President Obama is milking Trayvon Martin’s death for all he can — first to stir up racial division and now to get more gun-control laws. After the Florida jury rightly decided that George Zimmerman was not guilty of murder when defending himself against the teenager’s physical assault, Mr. Obama called for overturning “stand your ground” laws in the states.
“If Trayvon Martin was of age and armed, could he have stood his ground on that sidewalk? And do we actually think that he would have been justified in shooting Mr. Zimmerman who had followed him in a car because he felt threatened?” Mr. Obama asked rhetorically in an unscheduled appearance in the White House Briefing Room on July 19. “And if the answer to that question is at least ambiguous, then it seems to me that we might want to examine those kinds of laws.”
The president also questioned whether these state laws “are designed in such a way that they may encourage the kinds of altercations and confrontations and tragedies that we saw in the Florida case, rather than defuse potential altercations, if there’s a way for them to exit from a situation.”
Of course, Mr. Obama was using a hypothetical instead of the known facts of the case, an irresponsible thing for a president to do. Mr. Zimmerman was just following Mr. Martin down the street, which was not “threatening” in the legal sense.
There is no way that Mr. Zimmerman could have retreated because Mr. Martin was on top of him and beating him up on the ground. As the jury decided, Mr. Zimmerman was trapped and thought his life was in danger, so he was within his right to use lethal force to avoid being killed.
Mr. Obama, a Harvard Law School graduate, knows his theoretical case has no bearing on the justice system. He is pushing this narrative in order to prey on Americans’ lack of knowledge about the self-defense laws.
About 30 states have “stand your ground” laws on the books, but a Rasmussen poll released last week showed that half of Americans did not know whether their state was one of them. Twenty-one percent said their state did have the law, and 28 percent said it did not.
The federal courts and many state courts recognized the “stand your ground” principle for more than a century. It was based on common law, which allows someone to fight back with force when it is impossible to get away.
However, activist judges in some states created law through jury instructions that required victims to retreat instead of fighting off the criminals. This forces the innocent to make a split-second choice between running away in the hopes that the bad guy doesn’t catch up or fight back and face trial and possible prison time.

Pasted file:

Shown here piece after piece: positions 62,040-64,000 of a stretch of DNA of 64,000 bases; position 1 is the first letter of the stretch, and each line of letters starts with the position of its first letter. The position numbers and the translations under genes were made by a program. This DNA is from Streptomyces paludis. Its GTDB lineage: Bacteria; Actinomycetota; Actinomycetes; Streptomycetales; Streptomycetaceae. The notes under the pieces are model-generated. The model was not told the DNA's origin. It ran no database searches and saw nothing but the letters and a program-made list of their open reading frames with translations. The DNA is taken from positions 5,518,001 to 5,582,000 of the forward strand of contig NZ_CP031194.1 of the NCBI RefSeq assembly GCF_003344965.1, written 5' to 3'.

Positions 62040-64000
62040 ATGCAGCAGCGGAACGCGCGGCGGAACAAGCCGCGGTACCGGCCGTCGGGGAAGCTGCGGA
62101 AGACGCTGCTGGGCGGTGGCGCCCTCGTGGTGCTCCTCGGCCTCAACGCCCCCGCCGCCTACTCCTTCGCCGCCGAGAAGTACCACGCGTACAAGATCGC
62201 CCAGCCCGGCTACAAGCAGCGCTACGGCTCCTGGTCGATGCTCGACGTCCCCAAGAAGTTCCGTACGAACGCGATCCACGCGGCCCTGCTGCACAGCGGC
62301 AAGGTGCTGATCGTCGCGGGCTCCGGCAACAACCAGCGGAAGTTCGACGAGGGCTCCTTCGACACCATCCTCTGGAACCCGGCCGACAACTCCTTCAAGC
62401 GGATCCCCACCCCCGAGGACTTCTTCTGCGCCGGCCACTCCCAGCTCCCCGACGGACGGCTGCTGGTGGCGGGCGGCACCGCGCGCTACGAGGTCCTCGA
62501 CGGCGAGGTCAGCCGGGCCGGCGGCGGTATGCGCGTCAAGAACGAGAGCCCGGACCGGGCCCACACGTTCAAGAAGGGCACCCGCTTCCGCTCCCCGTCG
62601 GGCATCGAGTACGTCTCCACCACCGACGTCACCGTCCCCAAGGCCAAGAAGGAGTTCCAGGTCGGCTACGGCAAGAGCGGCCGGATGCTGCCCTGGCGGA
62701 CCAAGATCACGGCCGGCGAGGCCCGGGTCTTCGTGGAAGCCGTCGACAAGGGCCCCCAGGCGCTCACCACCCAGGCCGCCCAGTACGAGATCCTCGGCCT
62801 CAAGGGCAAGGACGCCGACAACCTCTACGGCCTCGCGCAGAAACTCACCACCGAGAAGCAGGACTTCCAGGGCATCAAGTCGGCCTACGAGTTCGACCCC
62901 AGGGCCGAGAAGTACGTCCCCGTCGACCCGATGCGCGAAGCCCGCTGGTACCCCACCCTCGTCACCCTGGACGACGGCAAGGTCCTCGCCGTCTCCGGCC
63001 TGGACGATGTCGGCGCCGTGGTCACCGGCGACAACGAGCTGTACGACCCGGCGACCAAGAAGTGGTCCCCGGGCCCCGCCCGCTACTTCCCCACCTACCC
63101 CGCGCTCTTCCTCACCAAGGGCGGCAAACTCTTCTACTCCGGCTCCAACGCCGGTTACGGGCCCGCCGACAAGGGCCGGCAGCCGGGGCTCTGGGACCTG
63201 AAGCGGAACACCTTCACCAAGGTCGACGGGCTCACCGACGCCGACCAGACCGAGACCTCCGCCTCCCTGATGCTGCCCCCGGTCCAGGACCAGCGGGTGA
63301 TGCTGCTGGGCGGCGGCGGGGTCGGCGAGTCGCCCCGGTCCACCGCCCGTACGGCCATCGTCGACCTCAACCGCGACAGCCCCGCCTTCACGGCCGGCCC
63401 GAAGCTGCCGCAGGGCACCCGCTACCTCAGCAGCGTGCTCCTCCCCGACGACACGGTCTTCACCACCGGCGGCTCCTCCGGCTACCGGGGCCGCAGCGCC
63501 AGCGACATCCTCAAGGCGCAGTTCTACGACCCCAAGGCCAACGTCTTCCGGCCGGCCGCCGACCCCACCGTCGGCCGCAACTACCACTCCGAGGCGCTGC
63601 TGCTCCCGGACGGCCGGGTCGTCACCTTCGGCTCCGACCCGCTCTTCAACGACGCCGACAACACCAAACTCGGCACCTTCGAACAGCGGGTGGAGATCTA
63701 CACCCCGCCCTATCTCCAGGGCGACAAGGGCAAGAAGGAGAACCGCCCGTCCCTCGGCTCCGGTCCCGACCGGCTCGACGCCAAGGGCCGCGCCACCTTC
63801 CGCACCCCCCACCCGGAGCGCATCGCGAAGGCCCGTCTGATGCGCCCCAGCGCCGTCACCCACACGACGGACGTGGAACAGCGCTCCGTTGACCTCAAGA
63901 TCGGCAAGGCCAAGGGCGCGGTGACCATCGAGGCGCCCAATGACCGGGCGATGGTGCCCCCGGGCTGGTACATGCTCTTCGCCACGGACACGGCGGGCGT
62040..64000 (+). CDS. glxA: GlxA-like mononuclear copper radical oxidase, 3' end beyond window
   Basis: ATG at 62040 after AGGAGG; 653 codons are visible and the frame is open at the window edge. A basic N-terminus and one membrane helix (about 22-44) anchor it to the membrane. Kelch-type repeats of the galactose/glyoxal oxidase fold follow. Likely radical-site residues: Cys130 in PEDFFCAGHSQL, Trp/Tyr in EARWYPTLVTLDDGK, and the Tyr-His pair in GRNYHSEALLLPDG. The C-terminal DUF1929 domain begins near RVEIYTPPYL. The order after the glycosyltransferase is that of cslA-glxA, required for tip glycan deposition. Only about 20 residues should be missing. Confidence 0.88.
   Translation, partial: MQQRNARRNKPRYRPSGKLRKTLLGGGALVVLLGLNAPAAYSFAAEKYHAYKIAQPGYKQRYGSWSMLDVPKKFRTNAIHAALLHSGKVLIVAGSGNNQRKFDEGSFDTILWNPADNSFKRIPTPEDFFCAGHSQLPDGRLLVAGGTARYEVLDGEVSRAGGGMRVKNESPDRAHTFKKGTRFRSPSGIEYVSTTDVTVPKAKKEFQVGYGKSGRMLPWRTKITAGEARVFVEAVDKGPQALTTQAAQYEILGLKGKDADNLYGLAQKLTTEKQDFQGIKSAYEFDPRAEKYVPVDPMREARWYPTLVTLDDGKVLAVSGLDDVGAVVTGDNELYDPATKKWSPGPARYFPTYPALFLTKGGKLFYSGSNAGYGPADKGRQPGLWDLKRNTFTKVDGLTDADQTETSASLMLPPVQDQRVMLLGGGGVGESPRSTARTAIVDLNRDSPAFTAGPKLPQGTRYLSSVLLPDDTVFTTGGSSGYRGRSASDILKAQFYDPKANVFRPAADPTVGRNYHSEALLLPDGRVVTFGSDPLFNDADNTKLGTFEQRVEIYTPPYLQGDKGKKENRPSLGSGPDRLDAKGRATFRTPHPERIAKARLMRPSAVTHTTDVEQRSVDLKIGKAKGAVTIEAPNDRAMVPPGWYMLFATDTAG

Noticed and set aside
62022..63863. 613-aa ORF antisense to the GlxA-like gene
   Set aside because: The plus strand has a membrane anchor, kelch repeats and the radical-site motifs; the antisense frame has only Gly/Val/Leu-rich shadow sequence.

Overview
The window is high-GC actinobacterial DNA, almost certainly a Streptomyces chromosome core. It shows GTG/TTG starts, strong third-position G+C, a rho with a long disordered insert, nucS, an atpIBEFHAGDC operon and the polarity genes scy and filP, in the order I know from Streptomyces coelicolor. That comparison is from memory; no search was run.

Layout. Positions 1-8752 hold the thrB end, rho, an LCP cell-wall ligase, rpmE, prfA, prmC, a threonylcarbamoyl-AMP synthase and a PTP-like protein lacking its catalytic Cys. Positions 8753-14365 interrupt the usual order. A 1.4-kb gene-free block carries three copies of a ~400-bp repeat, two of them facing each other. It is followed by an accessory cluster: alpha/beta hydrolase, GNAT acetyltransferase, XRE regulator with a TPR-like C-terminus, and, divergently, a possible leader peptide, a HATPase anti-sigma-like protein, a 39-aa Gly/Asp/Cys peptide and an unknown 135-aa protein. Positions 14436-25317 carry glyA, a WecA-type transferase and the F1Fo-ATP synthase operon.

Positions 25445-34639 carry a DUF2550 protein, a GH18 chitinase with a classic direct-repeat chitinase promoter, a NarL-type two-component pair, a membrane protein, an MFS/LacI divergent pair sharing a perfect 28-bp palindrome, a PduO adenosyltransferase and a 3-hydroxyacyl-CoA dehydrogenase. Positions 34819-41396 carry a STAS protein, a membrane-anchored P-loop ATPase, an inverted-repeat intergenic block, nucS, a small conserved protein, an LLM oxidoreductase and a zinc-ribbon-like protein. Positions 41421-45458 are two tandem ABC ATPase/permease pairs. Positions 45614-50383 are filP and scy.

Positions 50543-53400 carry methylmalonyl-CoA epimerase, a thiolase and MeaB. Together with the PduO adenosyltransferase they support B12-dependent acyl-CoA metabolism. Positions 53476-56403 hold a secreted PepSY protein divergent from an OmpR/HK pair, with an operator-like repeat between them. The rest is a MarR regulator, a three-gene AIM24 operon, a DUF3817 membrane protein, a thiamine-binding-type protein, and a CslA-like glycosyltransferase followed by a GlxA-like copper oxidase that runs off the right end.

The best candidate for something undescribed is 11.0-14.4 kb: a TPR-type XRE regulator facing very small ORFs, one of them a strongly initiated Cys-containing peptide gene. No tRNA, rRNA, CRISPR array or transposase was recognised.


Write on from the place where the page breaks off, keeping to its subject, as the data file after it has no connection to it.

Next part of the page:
In recent years, many states that either used common law or had statutes that required retreat passed “stand your ground” ordinances modeled after a 2005 Florida act. The Sunshine State law, signed by then-Gov. Jeb Bush, was centered around the “castle doctrine,” a concept from English law that says that every man has the right to be as safe and protected in his home as a king would in his castle. Specifically, the Florida law said that you are allowed to use deadly force against an intruder in your home or vehicle when you fear great bodily harm or death.
The part of the law on which the anti-gun groups seized was the clarification that in public places, you do not have the duty to retreat. Instead, you may exercise your right to “stand your ground” when you reasonably think it is necessary to prevent death, great bodily harm or the commission of a forcible felony.
The Florida law spread across the country because people were shocked to realize that the courts might hold them responsible if they didn’t run away in the face of an attack. What seems like common sense — like not risking turning your back on an armed attacker in order to “retreat” — had to be codified.
Most people agree with these laws. Of the half of the country who knew about the “stand your ground” laws in their states, 74 percent supported the law and 16 percent opposed it in the Rasmussen poll.
Although Mr. Obama may view “stand your ground” laws as low-hanging fruit in his gun control bid, he is facing an uphill battle to persuade Americans that criminals should have more protection under the law than their victims. It is a human right to defend oneself, and “stand your ground” laws help ensure that right is upheld in America.
Emily Miller is senior editor of opinion for The Washington Times.